Obama Defends Push to Cut Tax Deductions for Charitable Gifts
In a move to create a new incentive for charitable giving, Democratic Sens. Charles E. Schumer (N.Y.), Carl M. Levin (Mich.) and Debbie Stabenow (Mich.) said yesterday that they have introduced legislation that would simplify the tax code to spur private foundations to give more money to charities. The bill would replace the current two-tiered system for taxing foundations on their investment income with a single tax rate, in part because lawmakers say the current system punishes foundations for years in which they give away more than usual.
Nonprofits such as universities and arts institutions that rely heavily on large donations from wealthy individuals are more likely to be affected by the administration's proposal than are food banks, shelters and other social service groups that raise money in smaller amounts.
Dean A. Zerbe, managing director of Alliant Group and a former senior tax counsel to the Senate Finance Committee who closely tracks the nonprofit sector, said he has no doubt that Obama's proposal would change wealthy donors' behavior.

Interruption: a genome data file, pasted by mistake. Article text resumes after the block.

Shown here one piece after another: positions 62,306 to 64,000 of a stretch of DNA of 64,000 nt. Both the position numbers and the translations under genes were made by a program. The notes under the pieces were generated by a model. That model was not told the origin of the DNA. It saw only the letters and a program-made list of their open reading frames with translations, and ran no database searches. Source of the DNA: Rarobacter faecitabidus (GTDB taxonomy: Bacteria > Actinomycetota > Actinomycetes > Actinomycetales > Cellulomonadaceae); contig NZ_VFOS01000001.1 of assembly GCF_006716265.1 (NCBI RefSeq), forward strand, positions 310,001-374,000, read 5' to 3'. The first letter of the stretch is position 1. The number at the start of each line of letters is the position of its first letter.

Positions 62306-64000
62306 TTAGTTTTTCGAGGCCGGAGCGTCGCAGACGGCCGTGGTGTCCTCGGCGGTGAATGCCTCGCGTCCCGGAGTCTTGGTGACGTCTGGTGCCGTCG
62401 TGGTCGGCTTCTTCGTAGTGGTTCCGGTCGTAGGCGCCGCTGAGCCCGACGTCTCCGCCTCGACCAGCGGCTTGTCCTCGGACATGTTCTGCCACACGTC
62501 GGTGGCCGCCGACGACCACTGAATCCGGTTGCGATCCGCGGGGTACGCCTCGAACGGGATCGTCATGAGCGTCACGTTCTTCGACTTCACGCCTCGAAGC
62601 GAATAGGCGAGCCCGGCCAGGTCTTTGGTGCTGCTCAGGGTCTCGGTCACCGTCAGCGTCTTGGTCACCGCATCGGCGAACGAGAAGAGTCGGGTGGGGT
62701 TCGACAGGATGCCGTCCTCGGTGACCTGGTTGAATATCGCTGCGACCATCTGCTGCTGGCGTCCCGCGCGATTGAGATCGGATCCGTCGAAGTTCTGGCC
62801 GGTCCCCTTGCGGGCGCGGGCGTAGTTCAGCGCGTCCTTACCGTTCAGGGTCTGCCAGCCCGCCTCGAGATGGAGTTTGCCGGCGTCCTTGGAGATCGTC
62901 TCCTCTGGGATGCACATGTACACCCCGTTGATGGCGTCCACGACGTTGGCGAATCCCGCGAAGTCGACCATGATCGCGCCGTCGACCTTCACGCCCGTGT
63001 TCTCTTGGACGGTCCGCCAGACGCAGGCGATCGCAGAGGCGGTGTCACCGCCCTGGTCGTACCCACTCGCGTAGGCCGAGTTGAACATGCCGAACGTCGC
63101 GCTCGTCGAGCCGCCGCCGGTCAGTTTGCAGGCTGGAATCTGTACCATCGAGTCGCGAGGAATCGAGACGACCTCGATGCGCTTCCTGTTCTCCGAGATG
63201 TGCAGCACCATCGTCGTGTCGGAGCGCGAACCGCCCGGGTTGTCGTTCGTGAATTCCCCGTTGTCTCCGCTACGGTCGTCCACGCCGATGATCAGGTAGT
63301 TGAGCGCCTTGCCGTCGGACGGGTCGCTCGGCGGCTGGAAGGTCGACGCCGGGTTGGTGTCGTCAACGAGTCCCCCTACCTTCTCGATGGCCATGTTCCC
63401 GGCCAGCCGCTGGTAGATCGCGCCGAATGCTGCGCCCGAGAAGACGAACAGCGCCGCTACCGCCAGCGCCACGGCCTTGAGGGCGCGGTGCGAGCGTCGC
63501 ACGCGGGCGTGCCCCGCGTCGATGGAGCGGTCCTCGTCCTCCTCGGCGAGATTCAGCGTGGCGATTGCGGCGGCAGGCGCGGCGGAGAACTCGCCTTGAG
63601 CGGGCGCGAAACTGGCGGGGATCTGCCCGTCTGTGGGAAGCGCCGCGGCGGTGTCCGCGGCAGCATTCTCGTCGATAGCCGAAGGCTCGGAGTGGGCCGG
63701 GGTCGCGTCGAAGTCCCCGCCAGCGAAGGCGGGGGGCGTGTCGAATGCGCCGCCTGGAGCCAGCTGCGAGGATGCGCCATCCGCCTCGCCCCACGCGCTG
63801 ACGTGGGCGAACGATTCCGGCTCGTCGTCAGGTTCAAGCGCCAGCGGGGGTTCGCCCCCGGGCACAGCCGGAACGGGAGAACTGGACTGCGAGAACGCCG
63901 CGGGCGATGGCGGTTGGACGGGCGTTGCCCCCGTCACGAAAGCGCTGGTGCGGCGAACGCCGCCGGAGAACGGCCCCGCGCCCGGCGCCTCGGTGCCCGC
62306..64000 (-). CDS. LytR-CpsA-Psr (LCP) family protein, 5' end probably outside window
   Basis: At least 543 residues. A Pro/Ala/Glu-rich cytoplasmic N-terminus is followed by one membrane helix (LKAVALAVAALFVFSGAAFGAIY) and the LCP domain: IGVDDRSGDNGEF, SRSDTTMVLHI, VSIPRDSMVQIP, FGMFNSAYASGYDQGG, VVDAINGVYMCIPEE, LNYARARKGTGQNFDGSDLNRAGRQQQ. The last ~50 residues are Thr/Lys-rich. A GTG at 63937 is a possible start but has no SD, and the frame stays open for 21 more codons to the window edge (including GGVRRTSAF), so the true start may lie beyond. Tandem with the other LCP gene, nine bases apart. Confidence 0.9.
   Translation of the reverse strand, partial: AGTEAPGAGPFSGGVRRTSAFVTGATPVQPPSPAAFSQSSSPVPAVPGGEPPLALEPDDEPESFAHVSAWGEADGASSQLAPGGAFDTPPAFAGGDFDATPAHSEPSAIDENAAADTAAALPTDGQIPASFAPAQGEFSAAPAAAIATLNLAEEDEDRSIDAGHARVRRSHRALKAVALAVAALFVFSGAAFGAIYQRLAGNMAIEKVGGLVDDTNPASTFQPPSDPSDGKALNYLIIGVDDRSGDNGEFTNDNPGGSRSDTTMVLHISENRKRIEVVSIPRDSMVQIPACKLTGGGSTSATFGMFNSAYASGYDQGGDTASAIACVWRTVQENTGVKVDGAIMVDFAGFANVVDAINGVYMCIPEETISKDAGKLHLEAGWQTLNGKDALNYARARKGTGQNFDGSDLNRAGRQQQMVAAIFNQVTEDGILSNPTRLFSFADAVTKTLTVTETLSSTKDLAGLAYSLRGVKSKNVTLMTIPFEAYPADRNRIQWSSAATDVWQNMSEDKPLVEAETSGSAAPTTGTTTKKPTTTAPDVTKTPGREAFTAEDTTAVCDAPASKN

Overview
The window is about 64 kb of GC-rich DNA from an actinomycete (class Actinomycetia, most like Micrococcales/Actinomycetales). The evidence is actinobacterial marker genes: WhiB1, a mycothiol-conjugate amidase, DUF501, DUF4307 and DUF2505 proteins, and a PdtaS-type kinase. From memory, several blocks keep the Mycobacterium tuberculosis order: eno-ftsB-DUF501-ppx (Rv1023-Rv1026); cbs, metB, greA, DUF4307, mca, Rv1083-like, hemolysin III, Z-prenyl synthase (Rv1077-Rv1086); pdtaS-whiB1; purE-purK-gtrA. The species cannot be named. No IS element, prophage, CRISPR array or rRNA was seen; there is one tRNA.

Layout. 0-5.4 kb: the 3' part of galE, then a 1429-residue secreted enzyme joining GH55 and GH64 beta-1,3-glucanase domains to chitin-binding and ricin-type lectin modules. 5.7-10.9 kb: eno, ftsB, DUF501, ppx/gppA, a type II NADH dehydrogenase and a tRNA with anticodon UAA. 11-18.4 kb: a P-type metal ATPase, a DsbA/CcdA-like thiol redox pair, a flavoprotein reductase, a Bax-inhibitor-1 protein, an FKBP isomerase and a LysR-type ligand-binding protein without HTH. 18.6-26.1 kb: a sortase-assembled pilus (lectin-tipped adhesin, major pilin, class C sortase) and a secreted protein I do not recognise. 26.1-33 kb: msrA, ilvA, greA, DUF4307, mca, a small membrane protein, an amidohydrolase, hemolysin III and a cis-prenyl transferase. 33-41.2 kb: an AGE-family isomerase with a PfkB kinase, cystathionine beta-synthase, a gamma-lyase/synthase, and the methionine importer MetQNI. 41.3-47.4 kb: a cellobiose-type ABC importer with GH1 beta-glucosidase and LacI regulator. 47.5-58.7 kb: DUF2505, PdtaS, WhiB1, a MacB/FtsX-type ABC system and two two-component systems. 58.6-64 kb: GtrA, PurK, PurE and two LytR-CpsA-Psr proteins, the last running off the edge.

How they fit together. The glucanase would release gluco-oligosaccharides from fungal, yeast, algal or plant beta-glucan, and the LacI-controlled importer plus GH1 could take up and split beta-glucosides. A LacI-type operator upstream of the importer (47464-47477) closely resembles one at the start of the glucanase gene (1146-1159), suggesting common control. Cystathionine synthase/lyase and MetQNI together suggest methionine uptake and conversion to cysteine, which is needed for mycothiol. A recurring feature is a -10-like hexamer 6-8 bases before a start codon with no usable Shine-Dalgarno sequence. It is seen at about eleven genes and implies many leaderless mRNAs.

"Of course it's going to affect behavior," he said. "The charities recognize that. Everyone does. . . . People just don't have their feet on their ground if they're not recognizing that reality."
Still, Obama argued that the deduction is not the primary reason people donate to charities and that his proposal would not deter giving.
"Now, if it's really a charitable contribution, I'm assuming that that shouldn't be a determining factor as to whether you're giving that $100 to the homeless shelter down the street," he said.